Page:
Focusing on the "excusable neglect" factors, the Government has not given adequate reason why it is prejudiced by this appeal, other than the fact that had a greater interest in finality of the matter as the 10-day time for filing a Notice of Appeal had passed without the Government having knowledge of Defendant's intent to appeal (Doc. 617, p. 4). However, Defendant's Motion (Doc. 614) was filed only eight days after the expiration of the 10-day window, a relatively short length of time. The only impact upon these proceedings is that the Government has had to oppose Defendant's request for extension and now faces the possibility of litigating his appeal. The reason for the delay, it appears, is that Defendant's letter did not reach counsel's office in a timely fashion. It is unknown whether Defendant actually mailed his letter to counsel when he said he did, whether he included proper postage on the envelope or whether the letter was simply unnoticed by counsel until after the 10-day window had expired.See, e.g., United States v. Alvarez-Martinez, 286 F.3d 470, 473 (7th Cir. 2002)(finding district court did not abuse its discretion in granting Rule 4(b)(4) extension where the facts showed the that counsel's office may have had a "serious potential problem of communication with the client," and therefore extension "allowed counsel to mend a potentially disastrous lapse in representation.").In other words, it is impossible to tell whether the delay was because of, or outside of, Defendant's reasonable control.

This segues into the last factor, which considers whether the movant acted in good faith. Although, as the Government points out, Defendant has failed to attach any exhibits to his Motion, such as a copy of the envelope showing the postmark date, in the interests of preserving Defendant's right to appeal and with no evidence to the contrary, the Court finds Defendant acted in good faith.The fact that Defendant's letter was dated September 29, 2007, aids the Court in its belief that the Defendant's intent to communicate his change of heart to appeal existed fairly early on after his sentencing -- five days after his judgment was entered by the Court (Doc. 598). This time span better evidences the result of several days of contemplation rather than Defendant's fickleness.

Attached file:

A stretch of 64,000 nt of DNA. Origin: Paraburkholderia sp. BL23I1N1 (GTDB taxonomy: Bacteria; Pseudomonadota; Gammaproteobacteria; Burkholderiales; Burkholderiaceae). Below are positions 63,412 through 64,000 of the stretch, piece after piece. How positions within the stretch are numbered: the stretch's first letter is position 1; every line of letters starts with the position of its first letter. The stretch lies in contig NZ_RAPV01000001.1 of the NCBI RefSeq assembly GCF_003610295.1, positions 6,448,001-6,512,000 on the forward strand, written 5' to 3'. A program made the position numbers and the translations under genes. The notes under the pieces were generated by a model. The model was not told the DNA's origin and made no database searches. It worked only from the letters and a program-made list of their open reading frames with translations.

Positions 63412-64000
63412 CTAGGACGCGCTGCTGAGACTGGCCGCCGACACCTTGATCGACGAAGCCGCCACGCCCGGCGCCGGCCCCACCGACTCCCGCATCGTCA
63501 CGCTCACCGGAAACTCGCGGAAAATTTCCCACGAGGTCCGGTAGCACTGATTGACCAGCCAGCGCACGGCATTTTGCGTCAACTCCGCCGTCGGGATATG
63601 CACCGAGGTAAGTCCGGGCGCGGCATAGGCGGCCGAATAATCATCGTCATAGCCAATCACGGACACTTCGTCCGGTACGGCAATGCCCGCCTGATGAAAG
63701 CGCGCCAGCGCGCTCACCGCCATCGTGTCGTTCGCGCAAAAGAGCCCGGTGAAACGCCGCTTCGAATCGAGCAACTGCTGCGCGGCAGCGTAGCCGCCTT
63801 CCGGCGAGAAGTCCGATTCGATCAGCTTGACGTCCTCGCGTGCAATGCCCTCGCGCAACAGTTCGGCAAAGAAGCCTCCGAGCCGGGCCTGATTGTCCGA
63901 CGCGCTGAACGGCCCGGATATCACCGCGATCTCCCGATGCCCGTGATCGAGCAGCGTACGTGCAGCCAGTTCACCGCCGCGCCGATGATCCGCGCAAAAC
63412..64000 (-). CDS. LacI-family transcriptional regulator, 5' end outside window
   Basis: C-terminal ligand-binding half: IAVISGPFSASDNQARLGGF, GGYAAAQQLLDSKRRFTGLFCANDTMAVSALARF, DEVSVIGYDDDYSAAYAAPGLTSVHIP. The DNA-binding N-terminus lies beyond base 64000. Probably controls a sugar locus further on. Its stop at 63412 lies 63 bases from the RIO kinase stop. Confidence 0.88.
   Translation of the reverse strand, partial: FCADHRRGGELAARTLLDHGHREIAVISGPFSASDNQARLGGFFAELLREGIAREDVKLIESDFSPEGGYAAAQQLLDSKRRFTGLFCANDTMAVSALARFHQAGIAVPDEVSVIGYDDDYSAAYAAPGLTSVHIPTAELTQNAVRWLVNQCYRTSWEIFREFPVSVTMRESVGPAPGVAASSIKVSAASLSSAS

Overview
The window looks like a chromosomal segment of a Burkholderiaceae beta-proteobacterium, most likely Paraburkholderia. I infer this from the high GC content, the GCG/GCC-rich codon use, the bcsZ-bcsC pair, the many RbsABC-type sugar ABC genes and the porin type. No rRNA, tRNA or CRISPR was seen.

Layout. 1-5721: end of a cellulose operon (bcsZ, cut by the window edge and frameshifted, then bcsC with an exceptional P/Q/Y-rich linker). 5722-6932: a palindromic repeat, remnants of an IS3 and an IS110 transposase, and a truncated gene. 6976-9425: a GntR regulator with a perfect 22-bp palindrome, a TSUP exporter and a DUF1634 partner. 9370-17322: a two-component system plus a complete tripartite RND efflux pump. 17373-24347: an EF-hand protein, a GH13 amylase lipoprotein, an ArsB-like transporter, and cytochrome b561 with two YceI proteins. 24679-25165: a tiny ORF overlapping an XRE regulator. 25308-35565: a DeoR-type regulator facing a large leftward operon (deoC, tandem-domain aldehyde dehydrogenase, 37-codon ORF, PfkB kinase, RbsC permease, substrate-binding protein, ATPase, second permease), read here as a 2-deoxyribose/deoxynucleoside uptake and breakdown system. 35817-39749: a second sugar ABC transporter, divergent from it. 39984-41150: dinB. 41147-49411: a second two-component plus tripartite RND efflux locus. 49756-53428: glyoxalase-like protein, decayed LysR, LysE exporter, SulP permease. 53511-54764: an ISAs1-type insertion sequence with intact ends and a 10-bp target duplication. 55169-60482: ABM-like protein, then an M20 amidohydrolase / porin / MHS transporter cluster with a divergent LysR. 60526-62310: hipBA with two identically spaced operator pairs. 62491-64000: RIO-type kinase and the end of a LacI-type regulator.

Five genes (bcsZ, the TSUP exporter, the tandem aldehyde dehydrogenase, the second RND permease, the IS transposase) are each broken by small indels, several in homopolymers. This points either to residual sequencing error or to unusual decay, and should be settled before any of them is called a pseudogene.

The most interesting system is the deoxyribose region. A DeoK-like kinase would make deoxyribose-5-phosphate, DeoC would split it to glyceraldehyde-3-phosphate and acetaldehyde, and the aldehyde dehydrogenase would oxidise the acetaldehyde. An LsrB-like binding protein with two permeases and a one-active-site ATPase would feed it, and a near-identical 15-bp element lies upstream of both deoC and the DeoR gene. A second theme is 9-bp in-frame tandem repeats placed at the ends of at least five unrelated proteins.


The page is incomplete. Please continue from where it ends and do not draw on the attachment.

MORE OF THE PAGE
Pioneer held that the "excusable neglect" test is based upon equitable principles, "taking account of 'all relevant circumstances surrounding the party's omission.'" United States v. Brown, 133 F.3d 993, 996 (7th Cir. 1998)(citing Pioneer, 507 U.S. at 395).The Seventh Circuit also found such an equitable balancing test may find reason to excuse the filing delay, "even where the reasons for the delay are not particularly compelling." Id. at 997. Therefore, given that the length of delay was relatively short and had little impact on these judicial proceedings, that Defendant appears to have attempted to communicate his intent to file a notice of appeal within the 10-day window in good faith, and because it does not appear the extension will cause undue prejudice to the Government, the Motion to Reconsider (Doc. 618) is hereby DENIED.

IT IS SO ORDERED.

David R Herndon Chief Judge United States District Court

20071107